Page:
The history of English is a geography in and of itself.  English has it's roots in the Anglo-Saxons (Germanics who came from present-day Germany and who replaced the Celtic Britons, who are the ancestors of present-day Welsh and Cornish people).  Original Anglo-Saxon era English sounded much like a harsh, German-like language and is unintelligible to modern English speakers.  Just try reading the first line of Beowulf or understanding it being spoken.

Hwæt! We Gardena in geardagum, 

English later evolved with the invasion of Viking Normans from France brought both another Germanic language and Romance early French.  Natural developments combined with more streams of English being created in colonies and international cross-pollination has made English the global language we know.

Open University has released educated videos explaining the history and geography of English's development.   All the videos combined take ten minutes to watch.  So watch, enjoy, and learn about the world's (current) language.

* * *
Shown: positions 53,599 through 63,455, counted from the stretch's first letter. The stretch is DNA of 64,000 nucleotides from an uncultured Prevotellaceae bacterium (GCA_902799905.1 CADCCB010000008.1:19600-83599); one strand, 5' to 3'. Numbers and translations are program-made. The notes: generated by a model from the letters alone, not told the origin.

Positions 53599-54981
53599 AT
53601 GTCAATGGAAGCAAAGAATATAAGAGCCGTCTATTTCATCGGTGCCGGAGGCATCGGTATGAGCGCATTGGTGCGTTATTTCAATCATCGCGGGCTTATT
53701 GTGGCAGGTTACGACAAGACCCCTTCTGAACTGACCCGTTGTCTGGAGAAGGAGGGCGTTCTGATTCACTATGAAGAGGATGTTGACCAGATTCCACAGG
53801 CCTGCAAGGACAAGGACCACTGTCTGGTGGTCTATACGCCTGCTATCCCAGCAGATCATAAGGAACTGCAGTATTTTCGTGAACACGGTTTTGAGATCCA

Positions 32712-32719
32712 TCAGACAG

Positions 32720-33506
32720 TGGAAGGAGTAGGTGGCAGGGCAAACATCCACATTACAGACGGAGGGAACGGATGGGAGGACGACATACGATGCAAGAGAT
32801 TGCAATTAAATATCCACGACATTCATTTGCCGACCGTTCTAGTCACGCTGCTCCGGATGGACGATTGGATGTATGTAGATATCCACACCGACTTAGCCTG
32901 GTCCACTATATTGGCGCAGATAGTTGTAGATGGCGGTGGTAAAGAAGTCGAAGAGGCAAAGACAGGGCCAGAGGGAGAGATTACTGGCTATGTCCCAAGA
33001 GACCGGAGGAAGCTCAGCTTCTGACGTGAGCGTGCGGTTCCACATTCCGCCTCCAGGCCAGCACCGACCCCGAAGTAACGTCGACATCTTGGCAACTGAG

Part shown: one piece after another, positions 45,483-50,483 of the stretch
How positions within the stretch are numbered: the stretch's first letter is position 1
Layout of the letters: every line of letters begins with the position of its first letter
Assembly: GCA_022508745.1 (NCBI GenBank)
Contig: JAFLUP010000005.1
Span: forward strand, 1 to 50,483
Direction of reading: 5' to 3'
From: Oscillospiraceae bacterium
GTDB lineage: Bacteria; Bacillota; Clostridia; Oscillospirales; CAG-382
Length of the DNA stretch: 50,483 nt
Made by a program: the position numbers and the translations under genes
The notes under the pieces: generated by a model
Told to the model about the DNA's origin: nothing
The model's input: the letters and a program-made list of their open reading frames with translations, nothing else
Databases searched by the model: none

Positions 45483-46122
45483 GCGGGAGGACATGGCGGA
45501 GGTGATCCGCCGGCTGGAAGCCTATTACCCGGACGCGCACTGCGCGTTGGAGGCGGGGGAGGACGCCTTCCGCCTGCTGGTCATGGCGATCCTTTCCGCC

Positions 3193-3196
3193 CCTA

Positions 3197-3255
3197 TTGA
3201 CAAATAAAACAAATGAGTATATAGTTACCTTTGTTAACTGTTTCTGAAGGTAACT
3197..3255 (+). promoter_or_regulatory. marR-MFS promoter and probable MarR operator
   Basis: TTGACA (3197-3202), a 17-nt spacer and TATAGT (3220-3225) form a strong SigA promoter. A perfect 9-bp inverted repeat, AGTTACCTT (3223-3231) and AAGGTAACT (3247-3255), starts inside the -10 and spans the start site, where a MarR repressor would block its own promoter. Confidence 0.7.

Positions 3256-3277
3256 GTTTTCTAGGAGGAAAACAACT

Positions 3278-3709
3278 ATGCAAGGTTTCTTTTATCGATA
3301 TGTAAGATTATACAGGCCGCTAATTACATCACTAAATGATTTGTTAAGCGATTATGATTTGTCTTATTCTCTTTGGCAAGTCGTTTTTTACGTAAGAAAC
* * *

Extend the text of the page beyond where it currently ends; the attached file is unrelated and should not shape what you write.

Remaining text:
Monday, July 11, 2011

OpenStreetMap First to Show the Republic of South Sudan

No surprise for 2011, the crowdsourcing (Wiki-like map editing) website OpenStreetMap is the first online map to show the Republic of South Sudan.  Meanwhile the big three of Google, Bing, and Yahoo and other international mapping sites still lack the new republic.

View Larger Map

Sunday, July 10, 2011

Example of Genetic Geography: Who are the Afro-Indians